Amidst the Congress comeback in India’s Hindi heartland and myriad analyses surrounding it, the results from its last bastion in the Northeast seems to have largely escaped attention. With the Congress loss in Mizoram, Bharatiya Janata Party (BJP) has fulfilled its oft-repeated goal of a “Congress-Mukt Northeast”. Although the BJP’s gains are incremental in the state, it opened its account with a solitary win to register close to eight percent vote share in the overwhelmingly Christian-majority state.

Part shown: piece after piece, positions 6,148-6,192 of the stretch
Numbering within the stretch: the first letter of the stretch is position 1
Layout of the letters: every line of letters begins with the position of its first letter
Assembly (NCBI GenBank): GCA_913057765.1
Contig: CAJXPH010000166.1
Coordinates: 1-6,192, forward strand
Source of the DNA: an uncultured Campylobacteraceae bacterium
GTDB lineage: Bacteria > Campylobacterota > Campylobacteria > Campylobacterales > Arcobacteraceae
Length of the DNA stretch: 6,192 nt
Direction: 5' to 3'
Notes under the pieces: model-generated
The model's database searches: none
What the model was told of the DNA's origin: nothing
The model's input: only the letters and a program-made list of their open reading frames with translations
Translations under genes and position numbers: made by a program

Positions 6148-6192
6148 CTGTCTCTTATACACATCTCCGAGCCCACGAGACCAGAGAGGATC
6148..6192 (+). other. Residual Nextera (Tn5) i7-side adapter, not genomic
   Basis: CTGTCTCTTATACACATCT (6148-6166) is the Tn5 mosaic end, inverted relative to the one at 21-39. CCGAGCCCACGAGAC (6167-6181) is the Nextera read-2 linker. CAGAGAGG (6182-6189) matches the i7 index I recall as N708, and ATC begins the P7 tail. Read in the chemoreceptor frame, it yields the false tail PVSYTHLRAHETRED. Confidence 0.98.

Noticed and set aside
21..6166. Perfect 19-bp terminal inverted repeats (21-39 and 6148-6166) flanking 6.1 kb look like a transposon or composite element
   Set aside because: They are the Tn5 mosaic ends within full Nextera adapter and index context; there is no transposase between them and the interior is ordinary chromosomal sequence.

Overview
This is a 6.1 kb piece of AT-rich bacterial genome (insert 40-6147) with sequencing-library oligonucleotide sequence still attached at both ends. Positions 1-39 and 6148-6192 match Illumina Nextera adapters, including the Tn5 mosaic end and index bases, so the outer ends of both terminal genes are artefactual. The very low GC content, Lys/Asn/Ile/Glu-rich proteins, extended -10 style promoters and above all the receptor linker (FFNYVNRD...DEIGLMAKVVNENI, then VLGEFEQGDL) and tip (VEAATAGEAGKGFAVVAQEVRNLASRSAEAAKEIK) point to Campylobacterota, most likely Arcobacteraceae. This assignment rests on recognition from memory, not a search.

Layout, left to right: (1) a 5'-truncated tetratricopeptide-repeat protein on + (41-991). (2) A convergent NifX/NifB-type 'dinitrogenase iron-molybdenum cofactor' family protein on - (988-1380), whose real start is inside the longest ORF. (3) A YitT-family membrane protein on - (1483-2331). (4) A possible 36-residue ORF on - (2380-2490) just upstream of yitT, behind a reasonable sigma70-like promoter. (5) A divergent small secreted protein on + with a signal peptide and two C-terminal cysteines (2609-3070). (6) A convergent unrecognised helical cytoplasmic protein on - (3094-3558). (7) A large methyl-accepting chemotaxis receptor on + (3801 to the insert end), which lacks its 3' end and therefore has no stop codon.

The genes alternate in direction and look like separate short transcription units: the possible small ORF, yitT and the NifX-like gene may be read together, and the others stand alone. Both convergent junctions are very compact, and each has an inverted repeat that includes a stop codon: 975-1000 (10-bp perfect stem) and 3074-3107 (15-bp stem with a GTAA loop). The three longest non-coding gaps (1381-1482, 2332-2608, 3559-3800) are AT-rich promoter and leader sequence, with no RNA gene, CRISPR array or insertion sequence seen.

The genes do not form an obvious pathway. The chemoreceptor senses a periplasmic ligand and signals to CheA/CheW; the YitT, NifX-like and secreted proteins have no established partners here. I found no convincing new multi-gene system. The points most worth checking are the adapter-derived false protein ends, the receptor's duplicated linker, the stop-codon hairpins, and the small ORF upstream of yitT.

Congress won merely 5 seats, a loss of 29 seats from 2013. But the party would take heart in the fact that its vote share hasn’t fallen proportionately. The Mizoram National Front (MNF) led by rebel leader Zoramthanga was back in power in the state riding on the anti-incumbency wave. A third force—Zoram people’s Movement (ZPM)—has also emerged in the election in the bipolar polity of Mizoram. The ZPM, formed barely a year before the elections, had their candidates contesting as independents winning 8 seats and coming second in another 9 seats to make a huge impact on the elections—with a vote share of 23%.